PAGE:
Even for fans of heavy music, a Meshuggah gig is an intimidating prospect – their extreme metal aggression fused with polyrhythmic textures makes them a disorientating experience without respite.
Fellow Swedes The Haunted are the heaviest band on the bill in the vast majority of circumstances, but their thrash metal approach seems a little safe here compared to the headliners.
They initially struggle with a crowd happy to be pummelled by technical proficiency over displays of who can pull off the fastest riff, but as they slow down into a more groove metal orientated part of the set, the heads start nodding and the people start bouncing.
As hyper-masculine as it all is, they do appear genuinely appreciative of everyone who paid them any attention, seemingly aware of how special it is in the current musical climate for two inaccessible bands to be playing such a large room.
Meshuggah’s latest album, The Violent Sleep of Reason, is hardly any more welcoming than the rest of their relentless back catalogue, with opener ‘Clockworks’ stretching past seven minutes and not once slowing down for a breather.
This constant battering of the listener might weigh down a live show if it were not for the equally technically marvellous light show that keeps pace with every twist and turn throughout the set.
‘Clockworks’ opens the headliners’ set, and it is as musically tight as you would imagine, but what elevates it in the live environment is the backlit stage with lighting as aggressive as their music which silhouettes the band as monstrous stoic figures.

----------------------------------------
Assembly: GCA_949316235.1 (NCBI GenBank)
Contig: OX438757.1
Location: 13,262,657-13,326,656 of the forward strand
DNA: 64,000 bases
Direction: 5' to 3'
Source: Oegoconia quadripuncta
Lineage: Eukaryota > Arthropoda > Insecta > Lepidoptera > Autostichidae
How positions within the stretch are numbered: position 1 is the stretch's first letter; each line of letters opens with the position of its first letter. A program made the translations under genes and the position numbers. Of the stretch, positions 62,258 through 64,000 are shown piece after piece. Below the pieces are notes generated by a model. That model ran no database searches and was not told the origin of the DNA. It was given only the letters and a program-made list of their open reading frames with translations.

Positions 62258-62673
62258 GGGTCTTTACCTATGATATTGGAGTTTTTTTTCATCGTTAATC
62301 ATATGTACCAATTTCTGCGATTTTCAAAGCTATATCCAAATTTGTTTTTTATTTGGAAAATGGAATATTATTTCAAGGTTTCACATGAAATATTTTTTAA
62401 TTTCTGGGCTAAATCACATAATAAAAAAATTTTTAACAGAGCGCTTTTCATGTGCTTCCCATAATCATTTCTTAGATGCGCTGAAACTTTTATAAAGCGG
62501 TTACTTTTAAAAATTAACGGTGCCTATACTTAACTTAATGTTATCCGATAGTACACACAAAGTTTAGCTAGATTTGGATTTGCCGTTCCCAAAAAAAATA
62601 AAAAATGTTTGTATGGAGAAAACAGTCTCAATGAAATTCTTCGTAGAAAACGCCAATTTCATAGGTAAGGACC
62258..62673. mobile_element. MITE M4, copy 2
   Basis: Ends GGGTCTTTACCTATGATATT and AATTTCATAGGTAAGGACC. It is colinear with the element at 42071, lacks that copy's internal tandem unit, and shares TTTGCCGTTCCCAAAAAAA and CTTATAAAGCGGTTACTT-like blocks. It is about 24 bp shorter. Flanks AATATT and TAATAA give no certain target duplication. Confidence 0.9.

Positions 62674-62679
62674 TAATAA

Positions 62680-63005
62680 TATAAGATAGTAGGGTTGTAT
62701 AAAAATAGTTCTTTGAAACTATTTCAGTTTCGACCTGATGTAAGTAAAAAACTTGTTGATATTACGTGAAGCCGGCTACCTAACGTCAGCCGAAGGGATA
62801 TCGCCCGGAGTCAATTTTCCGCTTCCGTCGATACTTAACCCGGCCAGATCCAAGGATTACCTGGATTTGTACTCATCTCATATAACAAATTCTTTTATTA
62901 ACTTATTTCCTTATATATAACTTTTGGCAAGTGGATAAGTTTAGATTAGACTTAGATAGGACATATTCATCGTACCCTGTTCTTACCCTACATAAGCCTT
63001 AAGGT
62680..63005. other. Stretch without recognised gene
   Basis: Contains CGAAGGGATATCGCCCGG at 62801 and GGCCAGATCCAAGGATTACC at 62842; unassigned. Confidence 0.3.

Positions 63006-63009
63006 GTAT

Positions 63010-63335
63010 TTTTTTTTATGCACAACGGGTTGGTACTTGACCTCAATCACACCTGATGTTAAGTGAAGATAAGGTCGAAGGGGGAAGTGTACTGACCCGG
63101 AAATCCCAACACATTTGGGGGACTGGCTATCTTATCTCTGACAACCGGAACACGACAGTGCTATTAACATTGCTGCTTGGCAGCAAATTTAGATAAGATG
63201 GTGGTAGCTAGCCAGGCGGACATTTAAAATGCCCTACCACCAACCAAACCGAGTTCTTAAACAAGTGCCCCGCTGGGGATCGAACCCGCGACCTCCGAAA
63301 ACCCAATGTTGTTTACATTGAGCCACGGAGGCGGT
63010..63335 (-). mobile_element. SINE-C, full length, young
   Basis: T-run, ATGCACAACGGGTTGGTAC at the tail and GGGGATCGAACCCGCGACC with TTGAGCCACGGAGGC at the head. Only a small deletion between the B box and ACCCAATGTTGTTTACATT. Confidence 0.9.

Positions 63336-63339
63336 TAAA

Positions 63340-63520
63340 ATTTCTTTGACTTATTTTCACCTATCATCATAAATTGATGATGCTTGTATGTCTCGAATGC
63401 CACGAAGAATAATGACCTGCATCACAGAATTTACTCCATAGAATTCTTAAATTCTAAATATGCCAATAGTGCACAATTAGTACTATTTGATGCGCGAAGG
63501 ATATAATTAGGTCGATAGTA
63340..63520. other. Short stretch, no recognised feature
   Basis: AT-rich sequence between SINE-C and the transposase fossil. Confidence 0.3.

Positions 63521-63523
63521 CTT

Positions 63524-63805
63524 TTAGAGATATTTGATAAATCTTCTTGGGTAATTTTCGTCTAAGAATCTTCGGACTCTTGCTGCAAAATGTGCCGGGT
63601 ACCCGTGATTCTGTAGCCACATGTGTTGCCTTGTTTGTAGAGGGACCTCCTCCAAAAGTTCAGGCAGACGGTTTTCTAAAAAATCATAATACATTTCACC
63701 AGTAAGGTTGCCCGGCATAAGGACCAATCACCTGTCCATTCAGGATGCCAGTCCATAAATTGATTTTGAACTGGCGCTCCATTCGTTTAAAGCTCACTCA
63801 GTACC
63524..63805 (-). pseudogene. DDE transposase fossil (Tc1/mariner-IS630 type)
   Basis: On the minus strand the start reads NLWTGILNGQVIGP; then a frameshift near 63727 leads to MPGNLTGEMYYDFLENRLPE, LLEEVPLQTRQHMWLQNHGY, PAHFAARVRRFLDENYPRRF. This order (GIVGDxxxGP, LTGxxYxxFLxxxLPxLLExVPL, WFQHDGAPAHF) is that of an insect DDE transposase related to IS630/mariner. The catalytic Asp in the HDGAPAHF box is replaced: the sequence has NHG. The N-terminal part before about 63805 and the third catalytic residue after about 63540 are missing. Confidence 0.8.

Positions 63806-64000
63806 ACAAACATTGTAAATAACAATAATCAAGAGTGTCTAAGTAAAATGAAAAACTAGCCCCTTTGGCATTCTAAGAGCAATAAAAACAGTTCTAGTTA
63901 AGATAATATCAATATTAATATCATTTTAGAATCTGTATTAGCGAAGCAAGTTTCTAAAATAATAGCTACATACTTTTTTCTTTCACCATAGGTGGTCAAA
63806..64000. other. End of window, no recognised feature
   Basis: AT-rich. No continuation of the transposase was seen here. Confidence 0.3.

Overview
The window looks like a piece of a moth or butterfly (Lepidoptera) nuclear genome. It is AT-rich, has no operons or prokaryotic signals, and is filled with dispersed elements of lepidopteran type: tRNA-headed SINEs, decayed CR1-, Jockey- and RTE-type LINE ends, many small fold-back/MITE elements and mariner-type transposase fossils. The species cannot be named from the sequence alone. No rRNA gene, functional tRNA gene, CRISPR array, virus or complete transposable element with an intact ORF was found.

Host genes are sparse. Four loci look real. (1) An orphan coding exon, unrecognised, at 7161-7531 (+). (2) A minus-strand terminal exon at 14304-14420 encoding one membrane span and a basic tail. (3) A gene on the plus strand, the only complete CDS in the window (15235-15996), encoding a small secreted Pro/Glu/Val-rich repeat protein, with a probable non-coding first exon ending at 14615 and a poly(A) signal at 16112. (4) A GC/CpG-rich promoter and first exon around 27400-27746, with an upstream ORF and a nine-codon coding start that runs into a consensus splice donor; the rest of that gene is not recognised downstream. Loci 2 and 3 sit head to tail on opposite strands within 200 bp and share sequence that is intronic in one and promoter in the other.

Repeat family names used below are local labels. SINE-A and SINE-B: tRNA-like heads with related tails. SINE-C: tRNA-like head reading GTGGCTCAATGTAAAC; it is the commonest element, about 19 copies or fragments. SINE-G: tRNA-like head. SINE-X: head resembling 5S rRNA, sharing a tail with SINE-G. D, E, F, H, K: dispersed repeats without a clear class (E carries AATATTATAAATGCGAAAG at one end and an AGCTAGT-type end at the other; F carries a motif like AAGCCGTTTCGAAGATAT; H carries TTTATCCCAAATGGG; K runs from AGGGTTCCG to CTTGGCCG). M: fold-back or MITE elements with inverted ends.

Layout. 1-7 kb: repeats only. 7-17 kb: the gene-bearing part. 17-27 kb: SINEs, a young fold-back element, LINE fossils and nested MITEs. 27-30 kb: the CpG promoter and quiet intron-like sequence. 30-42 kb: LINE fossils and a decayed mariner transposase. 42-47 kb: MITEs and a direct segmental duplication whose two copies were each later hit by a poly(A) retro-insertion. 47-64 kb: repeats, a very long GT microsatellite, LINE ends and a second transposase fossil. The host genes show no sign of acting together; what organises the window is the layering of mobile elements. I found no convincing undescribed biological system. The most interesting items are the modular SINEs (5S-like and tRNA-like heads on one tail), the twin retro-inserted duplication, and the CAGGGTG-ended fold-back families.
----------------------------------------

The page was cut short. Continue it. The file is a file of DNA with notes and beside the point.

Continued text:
Frontman Jens Kidman prowls the stage with his arms apart from his body as if he is soaking wet, while every guitarist stands with their legs apart, slowly nodding back and forth: it is restrained for an extreme band, but adds to their gargantuan presence.
Red and blue lights flicker back and forth to give the stage a sense of motion, as if the riffs have become so heavy things have begun to literally fall apart, or that the foundations of the place are awakening.
Each tiny rhythmic anomaly and each tonal shift is captured perfectly via the light show, searing into your eyes in a way that somehow avoids becoming bothersome, but is absolutely as violent as their music.
The devoted following Meshuggah have amassed over 30-years is staggering, as tracks like ‘Bleed’ and ‘Future Breed Machine’ are greeted like mainstream classics, but classics they absolutely are with the latter in particular influencing any even slightly interesting metal release of the last 20-years.
Everything is note-perfect, and they show no signs of slowing down or exploring tamer sides as they enter their late 40s – while plenty metal trends have come and gone, Meshuggah have stayed the course, stayed fierce, and have never compromised.
Despite the respect and acclaim they rightly earn, it is inarguably difficult music to penetrate, but their live show makes a huge effort to contextualise what it is they do, so even if things have yet to click on record, catching a Meshuggah gig might just be what you need for it all to fall into place.
Words: Scott Wilson
Photos: Stewart Fullerton